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Our annual review of the top tax-preparation programs tells you what's new and lets you decide which would better meet your needs--before you buy.
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Our annual review of the top two tax-preparation programs, TurboTax and TaxCut, tells you what's new and lets you decide which would better meet your needsbefore you buy.
Remember the paint-by-numbers kits you had as a kid? A grown-up equivalent might be today's do-it-yourself tax software. Granted, painting was more fun, but preparing your own tax return lets you avoid an accountant's fees. And this year in particular, using software may keep you from missing credits or deductions that could save you money, because the programs incorporate the hundreds of tax law changes enacted in 2001.
Several tax software programs are available, but the Big Two are Intuit's Quicken TurboTax and H&R Block's TaxCut. They're so well-honed and user-friendly, working with them is like having your own Sherpa to guide you through the Himalayas. Each year, TaxCut and TurboTax run neck-and-neck, adding features that make doing your taxes simpler and less painful. Here's an overview of both programs and what's new in them this year.
Just as you translate medical terminology into lay language for patients, TurboTax explains IRS jargon for you. The program comes from the same company that sells Quicken personal finance software.
If you used personal finance or tax preparation software last yearwhether it was TurboTax, TaxCut Quicken, or Microsoft MoneyTurboTax will transfer or import any applicable data from it to this year's return, sparing you the drudgery of typing that information again. And Intuit has expanded another timesaver: Instant Data Entry (previously called Automated Tax Return), which downloads key tax information directly from participating financial institutions, brokerages, mutual funds, and employer services companies. More than 40 companies now take part.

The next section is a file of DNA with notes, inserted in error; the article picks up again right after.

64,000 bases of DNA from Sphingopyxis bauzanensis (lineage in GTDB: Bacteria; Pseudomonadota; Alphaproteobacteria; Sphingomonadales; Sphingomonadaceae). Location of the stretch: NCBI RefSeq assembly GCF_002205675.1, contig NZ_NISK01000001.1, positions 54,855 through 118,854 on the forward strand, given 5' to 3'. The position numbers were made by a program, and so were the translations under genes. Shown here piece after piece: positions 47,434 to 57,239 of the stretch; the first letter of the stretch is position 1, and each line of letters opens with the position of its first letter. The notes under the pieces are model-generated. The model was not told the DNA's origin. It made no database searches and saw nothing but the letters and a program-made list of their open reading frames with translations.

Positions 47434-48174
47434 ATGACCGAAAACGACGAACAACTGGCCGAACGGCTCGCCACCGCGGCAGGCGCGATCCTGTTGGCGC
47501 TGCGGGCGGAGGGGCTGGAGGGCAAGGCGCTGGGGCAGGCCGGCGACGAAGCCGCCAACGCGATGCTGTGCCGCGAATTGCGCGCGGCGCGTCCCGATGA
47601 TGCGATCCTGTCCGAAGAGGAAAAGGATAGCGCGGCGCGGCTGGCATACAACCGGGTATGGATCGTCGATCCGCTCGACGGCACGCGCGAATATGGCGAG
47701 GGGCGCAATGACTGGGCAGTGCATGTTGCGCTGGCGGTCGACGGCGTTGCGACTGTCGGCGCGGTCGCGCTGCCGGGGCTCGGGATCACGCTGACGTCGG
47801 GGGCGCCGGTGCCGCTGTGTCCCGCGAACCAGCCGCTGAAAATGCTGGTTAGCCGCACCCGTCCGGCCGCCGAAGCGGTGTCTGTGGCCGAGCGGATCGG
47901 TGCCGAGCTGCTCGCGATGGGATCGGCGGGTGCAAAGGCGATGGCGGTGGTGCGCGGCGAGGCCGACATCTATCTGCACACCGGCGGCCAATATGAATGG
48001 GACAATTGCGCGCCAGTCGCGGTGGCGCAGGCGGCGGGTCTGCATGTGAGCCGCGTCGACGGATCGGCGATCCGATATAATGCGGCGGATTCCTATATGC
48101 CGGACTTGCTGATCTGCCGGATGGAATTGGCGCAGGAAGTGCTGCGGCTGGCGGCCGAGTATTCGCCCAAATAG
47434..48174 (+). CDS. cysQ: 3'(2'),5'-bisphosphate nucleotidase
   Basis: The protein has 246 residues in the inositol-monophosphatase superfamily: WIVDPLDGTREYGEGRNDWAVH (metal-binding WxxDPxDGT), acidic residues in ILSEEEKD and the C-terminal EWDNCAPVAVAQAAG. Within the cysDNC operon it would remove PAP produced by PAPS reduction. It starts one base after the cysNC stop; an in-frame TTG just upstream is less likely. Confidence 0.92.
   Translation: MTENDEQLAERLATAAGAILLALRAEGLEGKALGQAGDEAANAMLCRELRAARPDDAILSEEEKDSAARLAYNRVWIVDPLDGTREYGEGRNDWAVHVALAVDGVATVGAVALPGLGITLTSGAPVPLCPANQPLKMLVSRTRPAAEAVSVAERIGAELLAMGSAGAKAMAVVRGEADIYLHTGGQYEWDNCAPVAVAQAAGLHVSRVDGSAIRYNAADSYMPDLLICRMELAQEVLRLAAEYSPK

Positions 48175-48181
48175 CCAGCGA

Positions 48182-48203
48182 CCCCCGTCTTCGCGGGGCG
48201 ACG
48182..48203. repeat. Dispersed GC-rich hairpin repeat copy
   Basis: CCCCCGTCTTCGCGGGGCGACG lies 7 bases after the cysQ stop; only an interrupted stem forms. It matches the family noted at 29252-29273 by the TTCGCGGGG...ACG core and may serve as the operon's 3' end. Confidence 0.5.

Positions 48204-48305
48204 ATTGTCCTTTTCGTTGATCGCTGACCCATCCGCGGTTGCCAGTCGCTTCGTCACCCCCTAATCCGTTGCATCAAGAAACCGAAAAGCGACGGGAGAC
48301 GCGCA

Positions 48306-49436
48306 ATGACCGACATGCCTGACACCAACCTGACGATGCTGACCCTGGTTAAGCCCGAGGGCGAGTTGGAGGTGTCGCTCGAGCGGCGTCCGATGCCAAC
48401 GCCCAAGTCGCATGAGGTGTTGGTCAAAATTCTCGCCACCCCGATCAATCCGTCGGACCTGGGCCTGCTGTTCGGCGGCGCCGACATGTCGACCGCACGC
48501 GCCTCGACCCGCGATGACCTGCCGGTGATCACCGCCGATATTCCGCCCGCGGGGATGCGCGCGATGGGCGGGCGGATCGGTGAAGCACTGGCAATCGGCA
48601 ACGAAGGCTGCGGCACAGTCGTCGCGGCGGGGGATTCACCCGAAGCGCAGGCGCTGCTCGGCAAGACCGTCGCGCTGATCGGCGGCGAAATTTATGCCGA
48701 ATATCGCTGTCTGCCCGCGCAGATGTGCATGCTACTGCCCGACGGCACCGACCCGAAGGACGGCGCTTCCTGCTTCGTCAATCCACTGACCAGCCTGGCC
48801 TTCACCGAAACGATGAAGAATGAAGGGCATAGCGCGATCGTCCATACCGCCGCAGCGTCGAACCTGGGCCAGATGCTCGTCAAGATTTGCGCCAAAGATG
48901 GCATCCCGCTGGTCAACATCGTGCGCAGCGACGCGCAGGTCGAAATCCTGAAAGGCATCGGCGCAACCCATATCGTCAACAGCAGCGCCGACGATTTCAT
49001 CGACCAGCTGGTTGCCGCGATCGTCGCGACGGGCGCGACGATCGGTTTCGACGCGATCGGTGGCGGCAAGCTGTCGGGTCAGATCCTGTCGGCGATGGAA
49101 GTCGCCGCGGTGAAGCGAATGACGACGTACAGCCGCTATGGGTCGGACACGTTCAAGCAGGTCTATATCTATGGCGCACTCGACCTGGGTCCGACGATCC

TurboTax's "interview" starts with general questions about income sources and life financial situations. Your initial answers trigger additional inquiries more
tailored to your situation. As you proceed, Turbo-Tax describes possible deductions and credits, helps you figure out which ones you qualify for, fills in the corresponding tax-form lines, and calculates your bill or refund.
Turbo Tax anticipates the issues that will confuse most taxpayers and lists those at the side of each interview screen. Say you're plowing through your financial and investment expenses. These questions appear: "What expenses can I deduct related to my investments? Can I deduct the depreciation on my computer as an investment expense?" You click on the question, get the answer, and move on.
The Tax Law Advisor, a new feature, explains how the Economic Growth and Tax Relief Reconciliation Act will affect your 2001 taxes. It also helps you plan strategies to prepare for tax provisions that will phase in over the next few years. And in case you really get stymied, TurboTax also offers Live Tax Adviceaccess to tax professionals who will answer to questions via phone or e-mail (fees apply).